So the DEA has been seizing patient records without a warrant

Some disturbing news out of Texas, but it’s apparently not limited to the Lone Star State. It seems that the DEA has been investigating so called “pill mills” to crack down on doctors getting a little too enthusiastic with their prescription pads. That’s a worthy issue to look into if it’s happening in large numbers but it comes with a built in problem. If these doctors are writing prescriptions, then by definition they must be writing them for patients. And if the DEA wants a peek at those patients’ confidential medical records they need to get a warrant.

Or do they? (Fox News)

Drug Enforcement Administration agents have been accessing personal medical files without a warrant, generating a backlash from doctors and privacy advocates who say the practice is intrusive and unconstitutional — and have taken the agency to court.

“It’s just not right,” Texas attorney Terri Moore said.

The controversial record searches are part of the government’s effort to crack down on illegal “pill mills” and prescription drug abuse. But they’ve set up a clash over privacy rights, and a legal battle is now playing out in the 5th and 9th Circuit appeals courts. Lower courts have issued conflicting rulings to date, with one backing the DEA and another demanding the agency get warrants if it wants to look at patient records.

There are two different techniques being employed by the DEA which are under examination here and they’re both bad. The first is the increasing use of administrative subpoenas to gain access to the patient records. You can read a full explanation of what an administrative subpoena is here, as well as restrictions on their use and what they are intended to capture. These are not the same as a search warrant. They’re generally used as more of an initial, background investigation of some larger, broad area of concern and can grab up records from businesses and agencies to gather information. They don’t seem to be intended to go into the personal files and papers of individuals absent probable cause, but that’s the net result of what’s going on here. Even if the feds are actually going after the doctor, they shouldn’t be accessing the health records of the patients. (And in cases like this, it’s the doctor who is the real problem, not the person getting a prescription.)

Even worse than that is the allegation that the DEA is sometimes skipping even the fig leaf of a subpoena.

Further, critics say the agency has “tricked” doctors into handing over documents by showing up with state medical board officials for searches and not identifying themselves, in turn giving the impression they’re with the board.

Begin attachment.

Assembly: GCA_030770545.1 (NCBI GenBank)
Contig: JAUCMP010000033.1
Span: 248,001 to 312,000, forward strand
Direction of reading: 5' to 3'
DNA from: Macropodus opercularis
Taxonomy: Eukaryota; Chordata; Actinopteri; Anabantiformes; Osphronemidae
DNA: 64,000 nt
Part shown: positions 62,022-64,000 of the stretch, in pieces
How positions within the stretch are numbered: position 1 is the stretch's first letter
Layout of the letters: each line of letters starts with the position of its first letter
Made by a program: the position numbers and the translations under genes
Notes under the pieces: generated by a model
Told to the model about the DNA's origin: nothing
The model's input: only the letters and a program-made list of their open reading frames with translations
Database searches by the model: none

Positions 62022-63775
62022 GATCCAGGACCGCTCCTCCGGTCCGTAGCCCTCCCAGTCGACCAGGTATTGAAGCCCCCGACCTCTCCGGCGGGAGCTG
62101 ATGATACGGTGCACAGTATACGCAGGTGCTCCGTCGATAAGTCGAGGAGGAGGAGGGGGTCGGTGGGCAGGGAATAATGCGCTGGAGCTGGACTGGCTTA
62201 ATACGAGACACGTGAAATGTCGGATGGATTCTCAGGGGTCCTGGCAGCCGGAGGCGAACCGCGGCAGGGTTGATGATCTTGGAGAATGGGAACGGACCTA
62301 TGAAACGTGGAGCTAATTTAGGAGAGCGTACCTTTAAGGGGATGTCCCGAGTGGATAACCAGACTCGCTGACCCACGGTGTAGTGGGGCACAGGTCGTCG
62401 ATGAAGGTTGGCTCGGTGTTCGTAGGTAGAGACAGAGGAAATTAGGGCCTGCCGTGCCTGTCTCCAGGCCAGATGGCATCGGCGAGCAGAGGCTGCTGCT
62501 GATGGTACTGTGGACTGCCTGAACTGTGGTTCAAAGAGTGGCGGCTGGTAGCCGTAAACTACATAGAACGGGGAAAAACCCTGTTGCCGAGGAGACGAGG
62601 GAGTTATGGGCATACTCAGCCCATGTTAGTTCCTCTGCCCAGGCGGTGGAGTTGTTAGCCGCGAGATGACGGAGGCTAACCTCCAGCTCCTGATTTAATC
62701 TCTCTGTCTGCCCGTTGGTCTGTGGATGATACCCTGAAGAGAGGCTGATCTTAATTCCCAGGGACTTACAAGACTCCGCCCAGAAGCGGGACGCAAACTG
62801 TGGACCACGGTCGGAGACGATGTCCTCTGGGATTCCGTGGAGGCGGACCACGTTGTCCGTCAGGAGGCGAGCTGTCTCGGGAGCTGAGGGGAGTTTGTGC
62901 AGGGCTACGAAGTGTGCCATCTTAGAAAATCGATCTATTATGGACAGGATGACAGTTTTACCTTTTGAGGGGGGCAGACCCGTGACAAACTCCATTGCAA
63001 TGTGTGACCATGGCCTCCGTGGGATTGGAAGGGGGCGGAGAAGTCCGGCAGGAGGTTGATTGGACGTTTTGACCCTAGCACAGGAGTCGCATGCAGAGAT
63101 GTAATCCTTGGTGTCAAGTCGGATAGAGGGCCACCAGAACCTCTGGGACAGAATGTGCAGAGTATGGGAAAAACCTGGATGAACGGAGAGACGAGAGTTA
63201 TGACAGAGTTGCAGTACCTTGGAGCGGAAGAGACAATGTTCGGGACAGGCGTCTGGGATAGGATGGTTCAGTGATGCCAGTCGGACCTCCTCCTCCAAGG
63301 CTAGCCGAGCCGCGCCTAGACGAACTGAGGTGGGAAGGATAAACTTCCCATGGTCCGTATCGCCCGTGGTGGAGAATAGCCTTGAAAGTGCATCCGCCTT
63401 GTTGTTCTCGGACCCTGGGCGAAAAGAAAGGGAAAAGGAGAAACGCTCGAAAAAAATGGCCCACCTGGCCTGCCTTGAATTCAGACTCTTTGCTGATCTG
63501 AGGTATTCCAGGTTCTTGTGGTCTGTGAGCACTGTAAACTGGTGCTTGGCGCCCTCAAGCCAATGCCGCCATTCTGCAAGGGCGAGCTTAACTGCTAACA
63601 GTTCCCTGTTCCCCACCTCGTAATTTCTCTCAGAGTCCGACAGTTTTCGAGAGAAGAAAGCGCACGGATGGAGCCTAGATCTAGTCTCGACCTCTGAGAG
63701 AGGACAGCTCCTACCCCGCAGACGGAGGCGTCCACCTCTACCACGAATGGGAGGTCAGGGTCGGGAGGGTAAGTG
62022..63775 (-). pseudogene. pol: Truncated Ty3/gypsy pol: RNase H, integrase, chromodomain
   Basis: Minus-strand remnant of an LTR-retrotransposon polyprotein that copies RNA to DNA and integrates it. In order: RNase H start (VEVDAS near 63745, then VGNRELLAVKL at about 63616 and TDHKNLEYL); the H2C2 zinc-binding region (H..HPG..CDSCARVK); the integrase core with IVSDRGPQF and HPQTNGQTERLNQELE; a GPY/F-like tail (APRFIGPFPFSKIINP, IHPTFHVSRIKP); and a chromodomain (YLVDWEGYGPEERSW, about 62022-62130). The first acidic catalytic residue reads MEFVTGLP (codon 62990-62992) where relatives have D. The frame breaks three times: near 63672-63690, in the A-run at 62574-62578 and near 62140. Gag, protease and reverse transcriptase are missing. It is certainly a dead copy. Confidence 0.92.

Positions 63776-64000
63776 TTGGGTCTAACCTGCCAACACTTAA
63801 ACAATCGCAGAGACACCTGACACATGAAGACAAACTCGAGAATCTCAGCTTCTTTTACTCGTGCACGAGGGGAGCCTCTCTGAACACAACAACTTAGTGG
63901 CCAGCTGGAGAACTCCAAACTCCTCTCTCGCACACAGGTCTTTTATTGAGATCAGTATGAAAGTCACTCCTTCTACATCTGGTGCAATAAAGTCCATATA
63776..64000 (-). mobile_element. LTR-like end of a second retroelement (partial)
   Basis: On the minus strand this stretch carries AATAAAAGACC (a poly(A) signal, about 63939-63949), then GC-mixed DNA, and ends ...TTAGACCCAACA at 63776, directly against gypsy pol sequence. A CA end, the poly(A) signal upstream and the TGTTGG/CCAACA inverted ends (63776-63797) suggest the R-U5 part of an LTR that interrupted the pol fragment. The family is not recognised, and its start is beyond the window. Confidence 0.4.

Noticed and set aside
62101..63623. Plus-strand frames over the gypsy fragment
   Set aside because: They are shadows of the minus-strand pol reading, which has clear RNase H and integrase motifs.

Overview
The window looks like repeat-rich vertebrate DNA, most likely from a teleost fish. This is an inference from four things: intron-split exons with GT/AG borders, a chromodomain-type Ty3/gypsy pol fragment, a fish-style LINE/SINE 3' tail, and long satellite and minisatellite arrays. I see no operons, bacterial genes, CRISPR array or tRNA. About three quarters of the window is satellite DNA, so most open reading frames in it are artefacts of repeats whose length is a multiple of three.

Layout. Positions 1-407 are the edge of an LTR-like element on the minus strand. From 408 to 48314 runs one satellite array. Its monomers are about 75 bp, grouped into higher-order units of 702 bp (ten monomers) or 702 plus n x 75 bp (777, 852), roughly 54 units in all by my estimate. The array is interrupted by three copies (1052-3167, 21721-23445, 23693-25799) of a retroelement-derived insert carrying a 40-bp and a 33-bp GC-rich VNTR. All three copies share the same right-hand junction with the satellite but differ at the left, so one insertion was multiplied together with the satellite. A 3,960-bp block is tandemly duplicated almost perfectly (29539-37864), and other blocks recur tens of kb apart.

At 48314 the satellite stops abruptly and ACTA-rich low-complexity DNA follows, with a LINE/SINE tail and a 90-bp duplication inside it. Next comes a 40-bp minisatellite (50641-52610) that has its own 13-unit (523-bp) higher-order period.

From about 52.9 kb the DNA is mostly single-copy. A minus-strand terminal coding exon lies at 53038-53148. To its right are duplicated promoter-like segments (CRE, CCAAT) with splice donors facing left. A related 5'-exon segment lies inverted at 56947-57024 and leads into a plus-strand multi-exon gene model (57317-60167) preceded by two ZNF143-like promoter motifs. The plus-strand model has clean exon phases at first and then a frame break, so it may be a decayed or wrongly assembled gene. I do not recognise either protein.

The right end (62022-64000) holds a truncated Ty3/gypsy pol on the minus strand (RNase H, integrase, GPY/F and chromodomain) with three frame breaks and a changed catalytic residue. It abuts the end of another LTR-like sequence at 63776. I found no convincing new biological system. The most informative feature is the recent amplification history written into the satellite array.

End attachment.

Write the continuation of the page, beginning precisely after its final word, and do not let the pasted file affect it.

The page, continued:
Mari Robinson, executive director of the Texas Medical Board, did not deny in a 2014 congressional hearing that the DEA did this on numerous occasions. She said the board often conducts joint investigations with the DEA, and “what they [DEA] do is up to them.”

That’s a pretty cavalier attitude for a government official to take when they are responsible for the conduct of the medical industry where patient privacy is part of the bedrock underlying the system. Shrugging your shoulders and essentially saying, I don’t know what the DEA does with the patient records so it’s not my problem sounds like a firing offense to me. And as far as the DEA goes, how is an agent defending the idea of tagging along with the representatives of the medical board and not bothering to mention that they were feds, followed by walking off with patient records?

I’m not saying these doctors shouldn’t be investigated. If they’re really encouraging and enabling drug addiction rather than treating actual illness, they need to have their license removed and probably spend some time in the crowbar hotel. But surely there is a better way to do this. Couldn’t each doctor’s office be required to produce total numbers of prescriptions written without including the names and medical information of the individual patients? This is beyond troubling in terms of privacy and the DEA needs to be called before Congress to explain this. In the meantime the practice needs to be put on hold until there is some clarification provided.